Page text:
Changing a company name is a big decision, and usually follows changes in the company or in the market—or both. In the case of GE Fanuc Automation substituting “Intelligent Platforms” for “Automation” in its moniker, the reasons are a little of both.
The Charlottesville, Va.-based supplier unveiled the name change at its annual user conference Oct. 23-25 in St. Louis. Maryrose Sylvester, president and chief executive officer, told Automation World that the new name reflects what the company’s customers have come to expect. No longer merely a product or component supplier, GE Fanuc has become a supplier of technology platforms for automation, following a long series of acquisitions in both the embedded computing and software markets.
Not only that, but the company is now part of a new division within General Electric Co.—GE Enterprise Solutions—headed by none other than former GE Fanuc Chief Executive Officer Charlene Begley. Assembling a number of other GE industrial companies such as GE Sensing, Begley intends to turn the division into a cohesive business. When evaluated in total, the division is a significant automation player.
During private meetings with editors at the conference, executives from GE Fanuc Intelligent Platforms and from software giant Microsoft Corp., Redmond, Wash., touted their partnership, and a process dubbed “Transformational Innovation.” GE Fanuc is developing a new software platform for the future built upon Microsoft’s Workflow Foundation and Communications Foundation technologies. A new platform called “Proficy Platform” and a new product, “Proficy Workflow” are expected to be released in the first quarter of 2008. The application is a user-configurable decision-making engine. Users can define a process “workflow” comprised of a number of steps with a logical execution path within the software application.
ARC Advisory Group Inc.’s Research Director Craig Resnick used the forum available at the conference to announce a new manufacturing model developed by the Dedham, Mass., analyst firm’s analysts to describe the manufacturing software space. Collaborative Production Systems (CPS) provides a holistic vision for how companies view their manufacturing and production operations, and how those operations can best collaborate with the rest of the enterprise according to Resnick.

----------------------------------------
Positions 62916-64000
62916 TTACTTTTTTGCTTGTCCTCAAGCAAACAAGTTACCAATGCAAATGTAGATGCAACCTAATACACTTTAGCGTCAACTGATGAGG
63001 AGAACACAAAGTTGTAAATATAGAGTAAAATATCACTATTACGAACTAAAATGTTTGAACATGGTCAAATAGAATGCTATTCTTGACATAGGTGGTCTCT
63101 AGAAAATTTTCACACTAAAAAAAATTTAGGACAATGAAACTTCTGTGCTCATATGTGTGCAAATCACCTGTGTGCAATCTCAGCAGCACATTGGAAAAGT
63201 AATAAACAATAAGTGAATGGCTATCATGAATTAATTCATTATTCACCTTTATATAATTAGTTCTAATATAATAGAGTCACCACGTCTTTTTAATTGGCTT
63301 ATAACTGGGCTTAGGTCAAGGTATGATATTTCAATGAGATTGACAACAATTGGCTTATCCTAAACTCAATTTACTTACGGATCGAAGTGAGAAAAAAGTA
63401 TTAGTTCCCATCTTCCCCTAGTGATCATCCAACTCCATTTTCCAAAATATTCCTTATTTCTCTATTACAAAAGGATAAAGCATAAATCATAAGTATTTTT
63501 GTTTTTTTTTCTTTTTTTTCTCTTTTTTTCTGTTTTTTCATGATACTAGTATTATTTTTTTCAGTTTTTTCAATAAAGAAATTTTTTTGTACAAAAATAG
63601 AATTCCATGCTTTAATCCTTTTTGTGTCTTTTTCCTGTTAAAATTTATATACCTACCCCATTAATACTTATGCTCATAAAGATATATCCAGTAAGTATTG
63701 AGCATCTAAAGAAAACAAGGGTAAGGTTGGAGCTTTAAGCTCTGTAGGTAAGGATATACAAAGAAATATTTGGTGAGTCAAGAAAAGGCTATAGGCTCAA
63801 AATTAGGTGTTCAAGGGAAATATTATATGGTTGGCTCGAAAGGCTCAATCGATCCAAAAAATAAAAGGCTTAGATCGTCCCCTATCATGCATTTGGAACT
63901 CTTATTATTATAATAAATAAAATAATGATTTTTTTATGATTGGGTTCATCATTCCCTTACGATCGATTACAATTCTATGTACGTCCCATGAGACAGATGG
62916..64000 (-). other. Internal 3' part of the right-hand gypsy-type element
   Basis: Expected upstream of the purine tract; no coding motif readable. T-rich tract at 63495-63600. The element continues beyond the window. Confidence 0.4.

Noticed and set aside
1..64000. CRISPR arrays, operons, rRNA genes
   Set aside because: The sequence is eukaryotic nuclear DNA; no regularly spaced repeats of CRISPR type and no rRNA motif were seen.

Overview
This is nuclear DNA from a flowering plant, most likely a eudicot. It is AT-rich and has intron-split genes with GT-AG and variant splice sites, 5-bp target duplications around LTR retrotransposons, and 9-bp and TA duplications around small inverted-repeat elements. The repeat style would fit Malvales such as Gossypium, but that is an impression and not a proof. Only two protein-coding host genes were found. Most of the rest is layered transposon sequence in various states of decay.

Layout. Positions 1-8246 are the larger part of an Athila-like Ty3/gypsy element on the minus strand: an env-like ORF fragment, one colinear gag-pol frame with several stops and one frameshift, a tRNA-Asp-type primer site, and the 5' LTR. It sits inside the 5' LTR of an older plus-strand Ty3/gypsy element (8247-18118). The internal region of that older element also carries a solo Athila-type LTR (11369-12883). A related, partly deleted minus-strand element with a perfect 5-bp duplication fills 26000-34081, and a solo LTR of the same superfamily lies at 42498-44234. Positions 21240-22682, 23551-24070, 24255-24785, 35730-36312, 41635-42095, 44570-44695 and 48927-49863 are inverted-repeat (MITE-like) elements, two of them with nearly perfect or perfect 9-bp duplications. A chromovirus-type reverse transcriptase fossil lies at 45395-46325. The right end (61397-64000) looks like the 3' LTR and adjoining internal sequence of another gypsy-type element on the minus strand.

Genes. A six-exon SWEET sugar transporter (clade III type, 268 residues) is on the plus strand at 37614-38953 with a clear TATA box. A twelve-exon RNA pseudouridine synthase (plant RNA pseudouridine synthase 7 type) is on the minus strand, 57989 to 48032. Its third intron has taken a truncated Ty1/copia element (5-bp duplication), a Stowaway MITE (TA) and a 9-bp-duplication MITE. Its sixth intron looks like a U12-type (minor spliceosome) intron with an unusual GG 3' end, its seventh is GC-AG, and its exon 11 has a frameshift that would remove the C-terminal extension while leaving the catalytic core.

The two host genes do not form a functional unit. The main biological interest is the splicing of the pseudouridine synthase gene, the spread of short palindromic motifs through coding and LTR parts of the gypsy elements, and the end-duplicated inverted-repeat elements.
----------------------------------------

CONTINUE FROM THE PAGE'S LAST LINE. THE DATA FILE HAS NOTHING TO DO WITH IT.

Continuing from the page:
Dubbed a “next generation” model that helps combine ARC’s Collaborative Process Automation Systems (CPAS) and Operations Management models, the Collaborative Production System model outlines not only systems infrastructure, but also the requirements, functions, people and processes needed for manufacturers to achieve operational excellence. GE Fanuc stated in the press conference that it supports the new definition, and that, in fact, its products fit within the definition.
Also at the conference, the company announced its TranSphere Wireless communications products. This offering includes extended range Internet protocol (IP) networking, wireless IP/Ethernet connectivity, and Ethernet and serial communications radio modem solutions. Complementary products also introduced include TranSphere Wireless remote input/output (I/O) modules for analog and discrete I/O signals.
In another announcement, GE Fanuc announced a version of its iFix 4.5 human machine interface / supervisory control and data acquisition (HMI/SCADA) application targeted to original equipment manufacturers (OEMs). This new version of the visualization product provides a variety of OEM-specific features, including the ability to build OEM brand awareness with their customers. By building their own brand, OEMs are also building customer loyalty and product recognition in their specific marketplace, GE Fanuc said.
In another announcement, the company said that VisiconX, an enterprise-wide analytical tool designed orginally for Proficy HMI/SCADA-iFix, is now also available for Proficy HMI/SCADA Cimplicity. VisiconX enables users to obtain and group data from any relational database in an operation and turn it into information that will be valuable to everyone in the organization. Also announced was VersaMax MicroMotion, a two-axis module, allowing users to integrate motion control, servos or steppers, and low-end control into a package from one vendor. It can be integrated with the VersaMax Micro controller, QuickPanel Operator Interface Controller or in standalone mode, providing a flexible motion solution at an economical cost.
GE Fanuc Intelligent Platforms